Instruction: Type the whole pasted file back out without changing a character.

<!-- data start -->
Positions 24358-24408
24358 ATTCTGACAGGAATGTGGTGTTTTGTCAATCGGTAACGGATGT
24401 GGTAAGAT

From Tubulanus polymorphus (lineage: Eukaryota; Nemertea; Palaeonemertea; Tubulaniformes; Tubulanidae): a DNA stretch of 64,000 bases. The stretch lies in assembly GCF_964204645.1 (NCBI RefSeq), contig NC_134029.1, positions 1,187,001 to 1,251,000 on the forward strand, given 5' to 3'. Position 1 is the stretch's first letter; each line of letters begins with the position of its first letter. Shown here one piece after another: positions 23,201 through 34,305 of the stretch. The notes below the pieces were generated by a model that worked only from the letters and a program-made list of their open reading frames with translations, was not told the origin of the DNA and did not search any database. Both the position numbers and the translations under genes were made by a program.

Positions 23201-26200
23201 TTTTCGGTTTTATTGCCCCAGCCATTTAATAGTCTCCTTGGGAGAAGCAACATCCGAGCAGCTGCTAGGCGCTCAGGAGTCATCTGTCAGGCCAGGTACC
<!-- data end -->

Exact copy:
Positions 24358-24408
24358 ATTCTGACAGGAATGTGGTGTTTTGTCAATCGGTAACGGATGT
24401 GGTAAGAT

From Tubulanus polymorphus (lineage: Eukaryota; Nemertea; Palaeonemertea; Tubulaniformes; Tubulanidae): a DNA stretch of 64,000 bases. The stretch lies in assembly GCF_964204645.1 (NCBI RefSeq), contig NC_134029.1, positions 1,187,001 to 1,251,000 on the forward strand, given 5' to 3'. Position 1 is the stretch's first letter; each line of letters begins with the position of its first letter. Shown here one piece after another: positions 23,201 through 34,305 of the stretch. The notes below the pieces were generated by a model that worked only from the letters and a program-made list of their open reading frames with translations, was not told the origin of the DNA and did not search any database. Both the position numbers and the translations under genes were made by a program.

Positions 23201-26200
23201 TTTTCGGTTTTATTGCCCCAGCCATTTAATAGTCTCCTTGGGAGAAGCAACATCCGAGCAGCTGCTAGGCGCTCAGGAGTCATCTGTCAGGCCAGGTACC